September 2002 | Case Studies | Reader Profile

Michael Trotter: Striking a Balance

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Loading pallets with electrical supplies bound for factories and construction sites, "you learn quickly that you can't set light bulbs on the bottom and put wire on the top," laughs Michael Trotter, director of logistics at Van Meter Industrial in Cedar Rapids, Iowa. But for a distributor with 29,000 SKUs of all sizes and shapes—from light bulbs and pipes to bulky industrial gear—there's not much else you can take for granted about how to pack a shipment.

Balancing priorities in logistics is a bit like piecing together a pallet load of diverse goods, and achieving equilibrium has been a major theme in Trotter's career. Sometimes, for example, the need to help sales reps make good on their promises conflicts with the imperative to reduce costs.

"You may need to get a shipment there by 6 a.m., but you don't have some of the resources to do that," Trotter says.

Trotter has been working to strike a healthy balance since his first post-college job as a dispatcher for a truckload carrier. Getting customers' freight through while also keeping drivers happy—routing them home for the weekend, for instance—gave him great satisfaction.

"Come Monday, the driver would say, 'Hey, thanks for that,'" he recalls. "I got the load delivered, but I also got the driver home."

Trotter joined Van Meter three years ago. The electrical wholesaler serves Iowa and nearby states through direct delivery and 15 storefronts. In the past, each storefront did its own purchasing and managed its own inventory. But as it started a transition to a single distribution center in Cedar Rapids, the company sought a logistics professional to bring greater efficiency to its warehousing and transportation processes.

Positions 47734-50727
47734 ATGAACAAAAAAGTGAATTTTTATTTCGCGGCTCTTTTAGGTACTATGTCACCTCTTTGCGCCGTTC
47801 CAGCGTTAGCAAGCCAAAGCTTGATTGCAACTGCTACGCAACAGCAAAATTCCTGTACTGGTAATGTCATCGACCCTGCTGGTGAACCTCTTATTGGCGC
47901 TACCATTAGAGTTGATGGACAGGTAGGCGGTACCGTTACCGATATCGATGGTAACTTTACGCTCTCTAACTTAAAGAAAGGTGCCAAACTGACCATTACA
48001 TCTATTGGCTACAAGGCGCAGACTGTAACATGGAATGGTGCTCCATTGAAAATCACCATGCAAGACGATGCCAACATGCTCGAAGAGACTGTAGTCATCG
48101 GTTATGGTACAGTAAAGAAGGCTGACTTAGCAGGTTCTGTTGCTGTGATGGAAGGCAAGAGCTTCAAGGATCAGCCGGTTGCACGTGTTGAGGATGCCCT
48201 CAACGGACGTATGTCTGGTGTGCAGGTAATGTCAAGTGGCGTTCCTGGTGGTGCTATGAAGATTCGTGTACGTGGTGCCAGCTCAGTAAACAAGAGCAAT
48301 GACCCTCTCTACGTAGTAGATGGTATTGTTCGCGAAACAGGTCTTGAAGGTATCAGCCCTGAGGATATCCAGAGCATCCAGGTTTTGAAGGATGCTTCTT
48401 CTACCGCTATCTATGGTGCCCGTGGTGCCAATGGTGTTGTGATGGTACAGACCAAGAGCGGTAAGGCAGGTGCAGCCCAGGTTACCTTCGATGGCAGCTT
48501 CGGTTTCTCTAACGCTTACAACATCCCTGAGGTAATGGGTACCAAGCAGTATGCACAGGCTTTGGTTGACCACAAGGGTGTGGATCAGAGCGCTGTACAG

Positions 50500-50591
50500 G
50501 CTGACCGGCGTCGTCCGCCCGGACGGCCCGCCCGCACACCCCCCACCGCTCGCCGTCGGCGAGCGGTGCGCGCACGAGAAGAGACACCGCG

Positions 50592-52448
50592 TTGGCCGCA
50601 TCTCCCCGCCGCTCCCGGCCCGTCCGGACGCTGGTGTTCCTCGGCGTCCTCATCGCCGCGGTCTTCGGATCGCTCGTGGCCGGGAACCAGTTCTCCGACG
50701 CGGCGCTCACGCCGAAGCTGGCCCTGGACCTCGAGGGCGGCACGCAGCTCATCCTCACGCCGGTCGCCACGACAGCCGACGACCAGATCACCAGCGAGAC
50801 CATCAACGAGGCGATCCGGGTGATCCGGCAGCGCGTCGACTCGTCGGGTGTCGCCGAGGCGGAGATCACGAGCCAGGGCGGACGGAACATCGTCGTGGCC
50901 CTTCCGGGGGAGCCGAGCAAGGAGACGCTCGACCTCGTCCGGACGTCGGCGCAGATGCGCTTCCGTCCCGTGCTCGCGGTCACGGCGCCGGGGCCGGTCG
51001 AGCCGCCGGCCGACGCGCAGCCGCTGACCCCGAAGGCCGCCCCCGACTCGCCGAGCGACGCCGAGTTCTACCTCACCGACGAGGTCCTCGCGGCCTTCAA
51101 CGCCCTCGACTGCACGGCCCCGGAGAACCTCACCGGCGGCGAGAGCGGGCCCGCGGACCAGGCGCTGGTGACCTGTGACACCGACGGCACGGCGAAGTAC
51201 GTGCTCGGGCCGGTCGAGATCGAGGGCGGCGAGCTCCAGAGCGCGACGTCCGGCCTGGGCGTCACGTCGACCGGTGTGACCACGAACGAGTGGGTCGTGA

The change to centralized inventory was not simple. "We had parts flying here and there, and I think people were a lot more nervous than they let on," Trotter recalls. "Some people called it magic when we were able to get the product in, locate it, put it in a spot, and still be able to function and ship orders."

More than magic, the team relied on good communications and strove to learn from its mistakes. At first, for example, "we probably crammed too much, space-wise, into certain areas," he says.

For Trotter, communication is the key to meeting many business challenges—whether that means asking the people who actually load pallets what techniques make sense, or talking with customers about how they want their goods delivered.

The ideal logistics job, he says, would allow him to work in a virtual or mobile office "where you can be anywhere you want and get the information you need," and spend as much time as possible talking face-to-face with employees, sales reps, and customers.

Meetings like that can produce the results Trotter values most. "My success, at least internally, is when I can hear a customer, or even a salesperson, say, "I don't know how you pulled that out of your hat and made it happen, but you sure saved that order or that account, or you just gained me some business.'"

At the end of a day's work, Trotter says, "that's what it's all about."

The Big Questions

What are you reading?

Finding Simplicity: the New Competitive Advantage in a World of More, Better, Faster by Bill Jensen.

What's in your briefcase right now?

A writing journal and quick reads such as magazines and information on vendors.

What technology could you not live without?

Bar-code scanners linked to RF network.

Mission statement?

The company talks about right place, right time, right product. We also talk about trying to be our customers' competitive advantage.

Advice for people starting in logistics?

Go up and down the supply chain and learn as much as you can about the different aspects of each function.

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